KOTA KINABALU: A workshop for frontline enforcement officers on wildlife trafficking in Sabah has recognised the severity of trade in endangered and high-profile wildlife species in the State, and identified solutions to address the problem.
Illegal wildlife trade is among the greatest threats to some of the world's most endangered species, and has gained prominence as an issue in Sabah following several significant seizures and research on the sale of endangered species meat and body parts in the State.
Thirty enforcement agency personnel that play a wildlife crime-fighting role in Sabah were brought together at this workshop in an effort to find solutions to this problem.
Organised by TRAFFIC, WWF-Malaysia and the Sabah Wildlife Department, it drew participation from the Wildlife Department, Customs Department, Department of Veterinary Services and Animal Industry, Police, Malaysian Maritime Enforcement Agency, Sabah Forestry Department and Department of Fisheries.
This first Sabah-specific workshop on illegal wildlife trade also discussed issues related to the Convention on International Trade in Endangered Wild Fauna and Flora (CITES) and its implications for Sabah.
It highlighted illegal wildlife trafficking, the State's role in regional trade, methods used by smugglers, key trade routes and techniques to identify commonly traded wildlife.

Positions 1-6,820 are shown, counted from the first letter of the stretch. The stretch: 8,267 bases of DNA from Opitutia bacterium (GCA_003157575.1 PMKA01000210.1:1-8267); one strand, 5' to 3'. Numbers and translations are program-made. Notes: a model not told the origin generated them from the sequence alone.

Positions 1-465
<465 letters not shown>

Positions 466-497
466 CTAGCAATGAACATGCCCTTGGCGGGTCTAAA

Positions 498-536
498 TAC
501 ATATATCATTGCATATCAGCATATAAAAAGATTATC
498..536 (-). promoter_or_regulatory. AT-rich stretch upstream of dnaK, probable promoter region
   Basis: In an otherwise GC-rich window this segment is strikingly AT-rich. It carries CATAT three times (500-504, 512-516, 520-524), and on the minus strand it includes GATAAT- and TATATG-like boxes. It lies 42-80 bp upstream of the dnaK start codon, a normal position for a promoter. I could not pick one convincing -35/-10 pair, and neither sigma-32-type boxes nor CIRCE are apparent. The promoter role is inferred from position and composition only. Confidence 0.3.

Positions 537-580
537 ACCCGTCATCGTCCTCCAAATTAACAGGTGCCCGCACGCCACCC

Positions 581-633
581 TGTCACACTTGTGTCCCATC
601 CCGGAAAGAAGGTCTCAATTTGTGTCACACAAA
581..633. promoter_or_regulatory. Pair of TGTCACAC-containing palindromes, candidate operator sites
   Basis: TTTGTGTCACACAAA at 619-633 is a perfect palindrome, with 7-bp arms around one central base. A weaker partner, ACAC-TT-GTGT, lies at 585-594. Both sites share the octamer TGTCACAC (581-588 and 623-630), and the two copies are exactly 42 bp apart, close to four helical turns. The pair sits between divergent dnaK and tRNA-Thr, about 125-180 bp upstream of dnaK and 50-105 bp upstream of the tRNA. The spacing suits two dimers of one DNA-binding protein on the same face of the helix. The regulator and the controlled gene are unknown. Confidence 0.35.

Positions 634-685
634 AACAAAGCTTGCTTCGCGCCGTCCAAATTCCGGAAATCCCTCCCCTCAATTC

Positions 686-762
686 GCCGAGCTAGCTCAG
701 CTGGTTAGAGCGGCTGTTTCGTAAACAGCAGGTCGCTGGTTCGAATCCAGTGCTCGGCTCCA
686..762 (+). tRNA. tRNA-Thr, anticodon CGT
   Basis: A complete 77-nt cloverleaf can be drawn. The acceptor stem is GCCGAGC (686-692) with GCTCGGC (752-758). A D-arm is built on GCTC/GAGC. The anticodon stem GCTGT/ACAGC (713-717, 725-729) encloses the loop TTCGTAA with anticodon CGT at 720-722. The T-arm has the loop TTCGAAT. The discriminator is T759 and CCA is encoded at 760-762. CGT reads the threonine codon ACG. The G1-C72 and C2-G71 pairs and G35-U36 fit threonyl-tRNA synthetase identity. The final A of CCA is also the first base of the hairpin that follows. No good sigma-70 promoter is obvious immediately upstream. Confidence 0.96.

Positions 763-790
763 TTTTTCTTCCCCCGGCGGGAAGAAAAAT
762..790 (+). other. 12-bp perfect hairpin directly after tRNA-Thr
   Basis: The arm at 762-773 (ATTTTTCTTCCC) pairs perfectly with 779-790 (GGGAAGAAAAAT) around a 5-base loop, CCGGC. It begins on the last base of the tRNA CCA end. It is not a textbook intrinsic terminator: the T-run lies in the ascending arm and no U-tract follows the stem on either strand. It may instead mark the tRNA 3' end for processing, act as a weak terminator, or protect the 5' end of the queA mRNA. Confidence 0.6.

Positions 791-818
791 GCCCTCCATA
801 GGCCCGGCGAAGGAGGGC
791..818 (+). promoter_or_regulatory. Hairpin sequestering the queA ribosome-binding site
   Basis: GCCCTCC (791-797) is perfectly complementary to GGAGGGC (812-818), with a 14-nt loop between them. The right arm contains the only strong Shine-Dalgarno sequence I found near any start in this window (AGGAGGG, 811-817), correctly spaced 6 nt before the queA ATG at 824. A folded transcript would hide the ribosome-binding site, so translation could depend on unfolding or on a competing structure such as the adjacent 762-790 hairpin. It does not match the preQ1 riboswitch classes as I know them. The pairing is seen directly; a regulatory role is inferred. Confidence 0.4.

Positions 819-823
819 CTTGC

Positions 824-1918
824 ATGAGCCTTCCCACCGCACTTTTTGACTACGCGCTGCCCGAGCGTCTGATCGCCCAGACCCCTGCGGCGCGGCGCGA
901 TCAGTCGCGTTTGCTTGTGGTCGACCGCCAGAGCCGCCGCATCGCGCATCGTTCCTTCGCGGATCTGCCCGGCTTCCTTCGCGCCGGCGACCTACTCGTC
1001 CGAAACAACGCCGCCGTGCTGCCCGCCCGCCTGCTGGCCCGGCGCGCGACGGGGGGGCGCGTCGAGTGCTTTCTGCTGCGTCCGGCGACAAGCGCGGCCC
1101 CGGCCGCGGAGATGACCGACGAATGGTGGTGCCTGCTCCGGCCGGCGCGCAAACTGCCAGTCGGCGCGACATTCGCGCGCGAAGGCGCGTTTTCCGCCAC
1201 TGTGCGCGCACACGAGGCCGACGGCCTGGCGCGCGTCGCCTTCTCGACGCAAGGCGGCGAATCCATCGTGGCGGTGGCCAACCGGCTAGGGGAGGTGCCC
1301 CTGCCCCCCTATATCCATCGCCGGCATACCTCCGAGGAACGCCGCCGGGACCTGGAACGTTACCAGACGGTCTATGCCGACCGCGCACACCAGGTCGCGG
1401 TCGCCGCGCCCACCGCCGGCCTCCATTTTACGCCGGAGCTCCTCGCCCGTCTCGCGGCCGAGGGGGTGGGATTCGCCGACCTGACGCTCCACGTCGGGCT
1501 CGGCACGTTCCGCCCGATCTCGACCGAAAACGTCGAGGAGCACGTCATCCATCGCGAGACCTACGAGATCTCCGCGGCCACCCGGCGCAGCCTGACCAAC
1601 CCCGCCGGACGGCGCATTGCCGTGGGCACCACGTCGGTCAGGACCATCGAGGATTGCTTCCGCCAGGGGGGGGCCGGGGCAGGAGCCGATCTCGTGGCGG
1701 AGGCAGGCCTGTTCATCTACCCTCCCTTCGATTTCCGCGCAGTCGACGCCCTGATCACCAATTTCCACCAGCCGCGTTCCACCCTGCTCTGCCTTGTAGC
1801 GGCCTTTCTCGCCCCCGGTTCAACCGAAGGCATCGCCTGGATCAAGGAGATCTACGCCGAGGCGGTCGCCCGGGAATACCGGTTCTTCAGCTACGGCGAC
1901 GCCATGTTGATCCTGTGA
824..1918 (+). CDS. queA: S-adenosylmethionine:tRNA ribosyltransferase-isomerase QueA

In his opening remarks, WWF-Malaysia's Head of Conservation for Sabah, Bernard Tai drew attention to the serious nature of wildlife trafficking, a major contributor to the drastic decline of global wildlife populations.
"In WWF's recently published 2014 Living Planet Report, we have noted that there is a 52 per cent decrease in global wildlife populations over the last 40 years; many of these population declines were caused by poaching driven by trade in wildlife products," he said.
"It is important that the participants are trained in wildlife trade regulations and I thank WWF-Malaysia and TRAFFIC for organising this workshop," said Sabah Wildlife Department Deputy Director, Augustine Tuuga.
"As these officers are the gatekeepers of our borders and coastlines, their knowledge on wildlife trade regulations is vital in intercepting smugglers and packages that contain endangered flora and fauna of Sabah," he said.
"From bears to deer to turtle eggs, criminals are plundering the State's wealth. This group of dedicated officials came together to gain knowledge and the tools to fight the crime together. It's a first step, and we look forward to more such effort in future," said Kanitha Krishnasamy, programme manager for TRAFFIC in Southeast Asia.